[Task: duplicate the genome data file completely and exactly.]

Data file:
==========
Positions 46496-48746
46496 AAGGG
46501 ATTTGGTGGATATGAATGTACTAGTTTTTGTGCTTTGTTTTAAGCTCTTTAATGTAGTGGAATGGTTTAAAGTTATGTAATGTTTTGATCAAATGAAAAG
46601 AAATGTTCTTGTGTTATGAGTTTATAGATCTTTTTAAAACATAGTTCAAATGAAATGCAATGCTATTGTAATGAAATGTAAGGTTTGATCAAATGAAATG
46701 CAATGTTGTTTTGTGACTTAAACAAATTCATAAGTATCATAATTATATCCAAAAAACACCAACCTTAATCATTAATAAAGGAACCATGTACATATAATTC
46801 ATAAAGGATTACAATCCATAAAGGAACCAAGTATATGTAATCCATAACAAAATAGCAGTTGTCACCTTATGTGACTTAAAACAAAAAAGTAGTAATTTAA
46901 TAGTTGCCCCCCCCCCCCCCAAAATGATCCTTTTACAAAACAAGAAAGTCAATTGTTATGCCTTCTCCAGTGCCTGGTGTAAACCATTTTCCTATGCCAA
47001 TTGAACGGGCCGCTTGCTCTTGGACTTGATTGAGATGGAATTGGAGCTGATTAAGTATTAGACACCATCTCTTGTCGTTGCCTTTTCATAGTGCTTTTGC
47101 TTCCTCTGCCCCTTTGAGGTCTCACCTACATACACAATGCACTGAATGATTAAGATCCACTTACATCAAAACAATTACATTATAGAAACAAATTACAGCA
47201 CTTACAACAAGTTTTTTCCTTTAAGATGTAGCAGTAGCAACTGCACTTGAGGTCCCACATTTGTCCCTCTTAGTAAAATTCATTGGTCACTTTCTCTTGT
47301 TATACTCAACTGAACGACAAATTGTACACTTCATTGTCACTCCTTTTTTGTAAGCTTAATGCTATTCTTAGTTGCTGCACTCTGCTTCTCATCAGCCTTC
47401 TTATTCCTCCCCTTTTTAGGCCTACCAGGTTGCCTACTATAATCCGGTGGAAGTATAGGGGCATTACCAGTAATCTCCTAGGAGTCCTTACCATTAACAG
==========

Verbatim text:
Positions 46496-48746
46496 AAGGG
46501 ATTTGGTGGATATGAATGTACTAGTTTTTGTGCTTTGTTTTAAGCTCTTTAATGTAGTGGAATGGTTTAAAGTTATGTAATGTTTTGATCAAATGAAAAG
46601 AAATGTTCTTGTGTTATGAGTTTATAGATCTTTTTAAAACATAGTTCAAATGAAATGCAATGCTATTGTAATGAAATGTAAGGTTTGATCAAATGAAATG
46701 CAATGTTGTTTTGTGACTTAAACAAATTCATAAGTATCATAATTATATCCAAAAAACACCAACCTTAATCATTAATAAAGGAACCATGTACATATAATTC
46801 ATAAAGGATTACAATCCATAAAGGAACCAAGTATATGTAATCCATAACAAAATAGCAGTTGTCACCTTATGTGACTTAAAACAAAAAAGTAGTAATTTAA
46901 TAGTTGCCCCCCCCCCCCCCAAAATGATCCTTTTACAAAACAAGAAAGTCAATTGTTATGCCTTCTCCAGTGCCTGGTGTAAACCATTTTCCTATGCCAA
47001 TTGAACGGGCCGCTTGCTCTTGGACTTGATTGAGATGGAATTGGAGCTGATTAAGTATTAGACACCATCTCTTGTCGTTGCCTTTTCATAGTGCTTTTGC
47101 TTCCTCTGCCCCTTTGAGGTCTCACCTACATACACAATGCACTGAATGATTAAGATCCACTTACATCAAAACAATTACATTATAGAAACAAATTACAGCA
47201 CTTACAACAAGTTTTTTCCTTTAAGATGTAGCAGTAGCAACTGCACTTGAGGTCCCACATTTGTCCCTCTTAGTAAAATTCATTGGTCACTTTCTCTTGT
47301 TATACTCAACTGAACGACAAATTGTACACTTCATTGTCACTCCTTTTTTGTAAGCTTAATGCTATTCTTAGTTGCTGCACTCTGCTTCTCATCAGCCTTC
47401 TTATTCCTCCCCTTTTTAGGCCTACCAGGTTGCCTACTATAATCCGGTGGAAGTATAGGGGCATTACCAGTAATCTCCTAGGAGTCCTTACCATTAACAG